After that I had three flights with the RS352. I’ve only just realised, but this aircraft’s birthday is around this time of year. I bought it in early October, but I can’t remember if it’s now 4 or 5. I’ll have to have a look, but I like to live with my aircraft for a long time. I don’t know whether it was my new charging regime, but the good LiPos which I put in for the first two flights just didn’t seem to have the punch that they normally have. I used the storage charge of 3.88v two weeks ago, then fully charged them Saturday night and used them without topping up on Sunday morning. Normally I would top up and fly, so that might be the difference? I was a bit preoccupied with the autogyro though.

Finally, I flew the 3D printed Dimorphodon quadcopter that I made a while ago. I’ve never had a real go with this until now, but it was a lot of fun. It’s based around the HubSan flight controller and I had to use Expert mode because of the wind, but it doesn’t fly like most other quadcopters. I always wonder how much is to do with how an aircraft looks, but with its odd shape and more aircraft like wings rather than being square like a quadcopter, it seemed to want to spin round on the spot. It was great fun to fly, but I need to do something about those pointy wing tips as I managed to stick one in the grass at one point. That can’t be safe, so I’ll round them off before I publish the STL file for other people to make.

One final thing is that I’ve taken two sets of photos of the autogyro in order to attempt a 3D reconstruction to build a mesh for my flight simulator. I did one inside and one outside, so I’ll run that once I get back to work. The more I get into autogyros, the more I want to build a simulator for one.

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Another Work Day

There’s no flying this week because all the roads are closed due to a cycle race. It doesn’t matter anyway, as I’ve spent the whole weekend working again. I still haven’t quite finished fixing the autogyro, but, if I can finish everything in the next few hours, I’m going solarfilming.

 

Weather and Work

It started out sunny this morning, but the weather deteriorated within about an hour. The wind was enough to make flying out of the question, but I’ve really spent too much time on work stuff this weekend. It’s going to be a hectic week and I’ve lost most of my weekend to it.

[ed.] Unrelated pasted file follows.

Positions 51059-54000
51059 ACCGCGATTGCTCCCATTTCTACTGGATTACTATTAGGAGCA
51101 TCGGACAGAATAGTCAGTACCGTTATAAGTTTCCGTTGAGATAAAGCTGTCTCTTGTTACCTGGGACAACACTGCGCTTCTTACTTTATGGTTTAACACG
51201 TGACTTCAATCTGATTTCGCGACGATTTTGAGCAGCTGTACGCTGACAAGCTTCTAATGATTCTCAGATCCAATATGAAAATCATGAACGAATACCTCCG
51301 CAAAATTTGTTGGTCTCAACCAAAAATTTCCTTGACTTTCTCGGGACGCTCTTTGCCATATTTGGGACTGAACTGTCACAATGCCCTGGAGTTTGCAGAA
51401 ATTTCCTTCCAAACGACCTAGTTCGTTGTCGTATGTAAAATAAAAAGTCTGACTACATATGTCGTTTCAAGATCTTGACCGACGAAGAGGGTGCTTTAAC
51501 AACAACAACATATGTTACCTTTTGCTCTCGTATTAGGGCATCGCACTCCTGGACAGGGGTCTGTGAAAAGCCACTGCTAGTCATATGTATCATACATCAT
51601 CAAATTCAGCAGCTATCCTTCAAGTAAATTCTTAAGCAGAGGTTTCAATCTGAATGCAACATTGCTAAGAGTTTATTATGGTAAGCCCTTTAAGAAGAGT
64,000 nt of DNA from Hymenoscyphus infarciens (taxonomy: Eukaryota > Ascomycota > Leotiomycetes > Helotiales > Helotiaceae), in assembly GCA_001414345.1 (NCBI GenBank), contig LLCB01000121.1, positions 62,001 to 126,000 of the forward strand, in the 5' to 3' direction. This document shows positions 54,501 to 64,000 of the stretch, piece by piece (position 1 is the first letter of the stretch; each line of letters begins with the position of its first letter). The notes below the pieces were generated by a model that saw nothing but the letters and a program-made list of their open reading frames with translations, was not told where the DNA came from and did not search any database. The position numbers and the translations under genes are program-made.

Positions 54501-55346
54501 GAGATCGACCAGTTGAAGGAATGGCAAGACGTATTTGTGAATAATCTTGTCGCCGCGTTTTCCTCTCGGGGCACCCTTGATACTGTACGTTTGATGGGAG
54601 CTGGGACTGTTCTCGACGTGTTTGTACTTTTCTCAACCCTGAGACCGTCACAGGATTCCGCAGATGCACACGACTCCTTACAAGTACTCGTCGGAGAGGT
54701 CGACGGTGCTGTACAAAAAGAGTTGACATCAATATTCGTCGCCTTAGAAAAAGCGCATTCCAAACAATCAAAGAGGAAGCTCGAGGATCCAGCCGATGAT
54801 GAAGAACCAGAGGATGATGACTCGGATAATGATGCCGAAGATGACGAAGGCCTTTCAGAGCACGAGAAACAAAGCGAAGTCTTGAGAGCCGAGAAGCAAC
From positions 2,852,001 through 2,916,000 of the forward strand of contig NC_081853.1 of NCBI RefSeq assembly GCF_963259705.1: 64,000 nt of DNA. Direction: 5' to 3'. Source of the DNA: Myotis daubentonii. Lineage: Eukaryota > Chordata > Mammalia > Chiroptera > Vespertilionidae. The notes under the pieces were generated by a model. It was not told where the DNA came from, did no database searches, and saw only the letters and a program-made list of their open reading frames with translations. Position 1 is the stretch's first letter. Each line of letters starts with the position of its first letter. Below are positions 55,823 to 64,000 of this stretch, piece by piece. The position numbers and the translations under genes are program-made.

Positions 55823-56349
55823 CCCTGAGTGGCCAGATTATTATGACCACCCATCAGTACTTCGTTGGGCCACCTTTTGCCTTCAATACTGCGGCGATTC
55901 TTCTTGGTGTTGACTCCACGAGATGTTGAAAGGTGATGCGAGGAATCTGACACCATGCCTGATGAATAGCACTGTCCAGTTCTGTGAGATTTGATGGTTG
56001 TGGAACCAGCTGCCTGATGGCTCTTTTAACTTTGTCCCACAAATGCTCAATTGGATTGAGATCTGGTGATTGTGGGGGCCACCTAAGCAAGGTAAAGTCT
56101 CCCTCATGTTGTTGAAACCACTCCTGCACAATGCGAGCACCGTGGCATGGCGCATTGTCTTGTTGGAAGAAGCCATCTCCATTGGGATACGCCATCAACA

I have been able to do bits and pieces on the autogyro, though, and it’s almost flight ready again. All it needs is the solarfilm put back on the fin and a bit of tidying up and equipment installation. Repairs are a special skill, but it is always easier to fix something than build from scratch, as you already know where everything needs to go at that point. I should do a follow-up post on how I repaired it, but, for now, I’ve got to get back to work.

Sunny September

Well, it started off sunny at least, but the weather forecast was spot on and it got increasingly overcast and windy towards lunchtime as the predicted weather front brought its rain in. It’s a shame I didn’t have the autogyro, as they had just mown the grass, making a lot of opportunities for taking off from the ground. I was close to having it fixed, but just ended up with too much to do for work again.

I thought I was going to be on my own this week, as I had the first flight of my RS352 alone. I’ve changed my charging regime this week, using a new Overlander RC6 charger to store my two sets of 1300 LiPos at 3.84v rather than using my older Hyperion EOS0606i. I still have to use the older charger for my older 1100mAh cells, which have now puffed up very badly and are giving hardly enough power to fly. The change in how I store them is an attempt to prevent the new ones from going the same way, but only time will tell. I would have used the new charger on all four packs, but the two older ones have Hyperion balance connectors, which I can’t connect to the Overlander charger. Anyway, it took a bit longer to charge the good packs from storage to flight charge as I didn’t get time to do it the night before.